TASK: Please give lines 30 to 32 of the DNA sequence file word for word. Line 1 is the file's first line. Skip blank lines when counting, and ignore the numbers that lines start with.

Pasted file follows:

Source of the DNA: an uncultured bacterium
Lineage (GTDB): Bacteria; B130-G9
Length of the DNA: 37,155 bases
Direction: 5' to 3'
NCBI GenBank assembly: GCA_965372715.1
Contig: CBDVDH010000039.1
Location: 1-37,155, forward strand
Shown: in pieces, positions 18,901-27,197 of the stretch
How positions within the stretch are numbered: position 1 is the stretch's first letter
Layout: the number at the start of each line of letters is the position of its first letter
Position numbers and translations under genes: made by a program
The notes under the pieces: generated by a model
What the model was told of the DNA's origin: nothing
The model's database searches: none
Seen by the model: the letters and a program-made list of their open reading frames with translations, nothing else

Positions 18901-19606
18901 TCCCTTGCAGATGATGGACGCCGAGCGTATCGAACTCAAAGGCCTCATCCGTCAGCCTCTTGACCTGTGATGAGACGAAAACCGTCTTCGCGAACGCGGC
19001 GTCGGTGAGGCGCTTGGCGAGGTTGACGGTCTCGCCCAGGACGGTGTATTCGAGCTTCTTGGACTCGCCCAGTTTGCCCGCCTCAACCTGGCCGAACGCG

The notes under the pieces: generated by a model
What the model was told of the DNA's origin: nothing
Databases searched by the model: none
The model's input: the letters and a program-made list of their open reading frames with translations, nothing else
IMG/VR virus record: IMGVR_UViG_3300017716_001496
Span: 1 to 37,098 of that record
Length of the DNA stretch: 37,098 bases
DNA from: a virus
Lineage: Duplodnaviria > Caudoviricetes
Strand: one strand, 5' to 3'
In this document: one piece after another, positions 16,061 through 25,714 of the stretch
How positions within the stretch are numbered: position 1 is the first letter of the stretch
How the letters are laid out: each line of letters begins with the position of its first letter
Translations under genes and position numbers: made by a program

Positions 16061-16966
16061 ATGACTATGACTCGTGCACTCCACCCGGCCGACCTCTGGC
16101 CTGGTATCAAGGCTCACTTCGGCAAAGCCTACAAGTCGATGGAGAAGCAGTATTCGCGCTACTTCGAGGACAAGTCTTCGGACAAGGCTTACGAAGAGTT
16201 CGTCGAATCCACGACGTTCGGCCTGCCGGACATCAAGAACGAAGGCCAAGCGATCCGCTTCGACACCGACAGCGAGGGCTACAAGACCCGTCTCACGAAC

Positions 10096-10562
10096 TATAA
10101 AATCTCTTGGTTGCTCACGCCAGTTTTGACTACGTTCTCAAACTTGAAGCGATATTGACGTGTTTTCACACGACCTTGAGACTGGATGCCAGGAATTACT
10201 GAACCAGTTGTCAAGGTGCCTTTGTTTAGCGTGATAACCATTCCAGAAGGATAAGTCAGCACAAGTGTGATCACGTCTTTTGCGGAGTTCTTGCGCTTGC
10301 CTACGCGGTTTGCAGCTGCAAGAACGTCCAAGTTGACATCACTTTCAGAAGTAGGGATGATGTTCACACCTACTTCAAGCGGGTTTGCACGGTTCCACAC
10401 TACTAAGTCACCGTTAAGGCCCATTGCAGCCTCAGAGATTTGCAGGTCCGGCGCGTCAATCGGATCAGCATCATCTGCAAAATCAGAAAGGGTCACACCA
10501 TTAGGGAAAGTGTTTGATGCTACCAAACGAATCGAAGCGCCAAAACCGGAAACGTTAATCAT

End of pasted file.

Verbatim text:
How positions within the stretch are numbered: position 1 is the first letter of the stretch
How the letters are laid out: each line of letters begins with the position of its first letter
Translations under genes and position numbers: made by a program